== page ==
Memo to Energy Minister

Memo to Alberta Energy Minister Ron Liepert: Royalties are not taxes

Already “under attack for allegedly being rude and dismissive when he was health minister,”[1] current Energy Minister Ron Liepert conceded he hadn’t read the Parkland Institute’s new report on vast oilpatch profits but that didn’t stop him from dismissing it:

“This is a not unexpected sort of NDP/socialist view that if you tax everybody, everything will be fine,” he told the Calgary Herald.[2]

Apparently someone needs to remind the man in charge of managing trillions of dollars in Albertans’ natural wealth of an elementary fact: A royalty is not a tax.

The oilpatch doesn’t own the resources; Alberta’s oil and natural gas and bitumen belong to Albertans.

In that sense, Albertans are like homeowners. The oilpatch is like our real estate agent.

What is left over from the sale of our ‘homes’ after the real estate agent’s costs and a modest profit are deducted is our ‘home equity’.

Royalties and land sales aim to capture that ‘home equity’ back for Albertans, the owners of the resource.

Royalties are not taxes, they capture the equity generated by Albertans’ natural wealth.

As currently being managed, however, the Alberta government grants the oil and gas real estate agent more than half of Albertans’ ‘home equity’.

In the tar sands, the real estate agents get at least 85% of the ‘home equity’.

Albertans might ask themselves why the real estate agent has any right to any of their ‘home equity’, let alone 50-85%.

Even Liepert’s own Department of Energy recognizes, “a decision to not capture the full [equity] amounts to a decision to sell the province’s resources at less than their full value.”[3]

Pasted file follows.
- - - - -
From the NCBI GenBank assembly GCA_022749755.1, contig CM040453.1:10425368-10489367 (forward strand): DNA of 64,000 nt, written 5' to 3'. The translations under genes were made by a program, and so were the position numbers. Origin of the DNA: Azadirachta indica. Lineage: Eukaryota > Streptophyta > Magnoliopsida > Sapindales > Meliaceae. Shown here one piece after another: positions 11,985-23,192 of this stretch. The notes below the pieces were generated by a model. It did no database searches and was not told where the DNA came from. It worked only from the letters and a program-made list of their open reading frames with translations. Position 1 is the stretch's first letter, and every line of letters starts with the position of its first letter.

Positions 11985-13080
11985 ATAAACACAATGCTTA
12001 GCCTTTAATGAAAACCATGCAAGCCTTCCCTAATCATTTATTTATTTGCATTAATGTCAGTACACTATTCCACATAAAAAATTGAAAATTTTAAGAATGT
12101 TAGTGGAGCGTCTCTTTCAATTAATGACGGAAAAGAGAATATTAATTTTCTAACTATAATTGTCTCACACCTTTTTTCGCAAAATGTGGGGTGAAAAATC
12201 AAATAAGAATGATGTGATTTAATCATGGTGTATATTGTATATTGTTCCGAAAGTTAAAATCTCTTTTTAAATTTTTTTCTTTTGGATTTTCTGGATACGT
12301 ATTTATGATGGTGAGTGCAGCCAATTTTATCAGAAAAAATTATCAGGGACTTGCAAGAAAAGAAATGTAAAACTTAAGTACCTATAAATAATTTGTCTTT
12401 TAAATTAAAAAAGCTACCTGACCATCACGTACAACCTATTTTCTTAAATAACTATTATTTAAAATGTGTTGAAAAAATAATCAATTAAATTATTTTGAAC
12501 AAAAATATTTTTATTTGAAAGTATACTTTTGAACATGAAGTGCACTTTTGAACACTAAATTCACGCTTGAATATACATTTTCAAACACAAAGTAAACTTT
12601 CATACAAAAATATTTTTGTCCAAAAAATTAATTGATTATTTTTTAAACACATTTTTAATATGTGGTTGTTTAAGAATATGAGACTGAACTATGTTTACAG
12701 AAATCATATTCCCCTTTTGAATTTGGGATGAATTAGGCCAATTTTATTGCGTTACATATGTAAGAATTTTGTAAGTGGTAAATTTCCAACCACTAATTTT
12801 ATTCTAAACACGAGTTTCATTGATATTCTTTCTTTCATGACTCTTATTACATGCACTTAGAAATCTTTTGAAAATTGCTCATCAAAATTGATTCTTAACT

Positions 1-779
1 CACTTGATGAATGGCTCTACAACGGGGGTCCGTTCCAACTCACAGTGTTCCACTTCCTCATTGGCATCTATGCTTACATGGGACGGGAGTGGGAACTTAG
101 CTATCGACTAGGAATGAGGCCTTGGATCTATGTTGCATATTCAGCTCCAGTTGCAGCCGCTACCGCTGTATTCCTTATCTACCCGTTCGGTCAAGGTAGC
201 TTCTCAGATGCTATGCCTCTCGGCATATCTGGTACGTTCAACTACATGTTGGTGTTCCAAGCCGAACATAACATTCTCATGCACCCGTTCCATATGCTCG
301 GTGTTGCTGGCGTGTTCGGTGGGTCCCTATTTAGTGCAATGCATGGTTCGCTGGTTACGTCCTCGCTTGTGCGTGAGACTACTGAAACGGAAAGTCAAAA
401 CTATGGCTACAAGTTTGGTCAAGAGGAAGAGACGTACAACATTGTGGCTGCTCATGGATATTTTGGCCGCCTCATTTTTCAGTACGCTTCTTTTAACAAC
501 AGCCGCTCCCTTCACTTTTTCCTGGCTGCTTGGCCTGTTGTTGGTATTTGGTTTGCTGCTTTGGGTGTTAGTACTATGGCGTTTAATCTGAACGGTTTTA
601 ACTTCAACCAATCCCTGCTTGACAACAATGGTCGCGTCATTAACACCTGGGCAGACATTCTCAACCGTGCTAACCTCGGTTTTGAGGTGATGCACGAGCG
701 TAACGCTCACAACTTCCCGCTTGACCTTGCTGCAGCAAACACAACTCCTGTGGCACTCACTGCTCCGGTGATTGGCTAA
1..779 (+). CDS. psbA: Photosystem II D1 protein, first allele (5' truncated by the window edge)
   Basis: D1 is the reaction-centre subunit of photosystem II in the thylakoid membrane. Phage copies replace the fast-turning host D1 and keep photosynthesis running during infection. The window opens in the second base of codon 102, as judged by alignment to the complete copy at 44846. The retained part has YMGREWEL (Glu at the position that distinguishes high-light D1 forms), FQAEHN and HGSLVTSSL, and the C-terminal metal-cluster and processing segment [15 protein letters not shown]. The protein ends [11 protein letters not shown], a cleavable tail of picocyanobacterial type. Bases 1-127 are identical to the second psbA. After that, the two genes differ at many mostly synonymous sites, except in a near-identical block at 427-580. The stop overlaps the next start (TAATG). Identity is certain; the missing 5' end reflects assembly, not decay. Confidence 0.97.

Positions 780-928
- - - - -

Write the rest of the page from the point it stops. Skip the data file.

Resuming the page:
Albertans keeping more of the equity generated by their natural wealth isn’t some extreme idea that can be rudely dismissed by the energy minister – it is simply thinking like an owner.

But as the 2007 Royalty Review Panel noted, it was clear to them the view that Albertans owned their resources was not shared by the Progressive Conservative government.[4]


[1] Dan Healing, “Liepert angered over oilpatch invitation”, Calgary Herald, 26 November 2010, pp. B1ff.

[2] Dan Healing, “Royalty cuts ‘cost billions’”, Calgary Herald, 26 November 2010, pp. B1ff.

[3] Alberta Department of Energy, “Alberta royalty review 2005: Some additional questions,” March 2006 quoted in Annual Report of the Auditor General of Alberta: 2006–2007, September 2007, vol. 1, p. 116.

[4] Alberta Royalty Review Panel, “Our fair share: Report to the Hon. Lyle Oberg, Minister of Finance,” 18 September 2007, p. 5.


  • I am going to echo myself here: if nationalization is not on the table you will be forever playing this game. And really it is one of the oldest games in town. Until such time as you can just call for the outright nationalization of nat res companies you are going to play this game. Natural resource companies are scoundrels and if you feed them an ounce they will be back.

  • Lipert also said our royalty was now at 5% and would stay there for 5 years only. He told us to get used to the idea in the same conversation. In 2007 the Government switched to the WTI for about a month then went back to the Brent. They still keep a 2007 oil royalty price up on their site indicating we are on WTI whereas we are firmly implanted in the BRENT a London Bases system for deep sea rigs that have no overhead for transportation. Canadian Commissioner Stewart Beck told the Financial Post Alberta was discounting the Brent 30% right out of the gate! We are being robbed on so many levels its hard to keep track. Royalty in Alberta is now zero!

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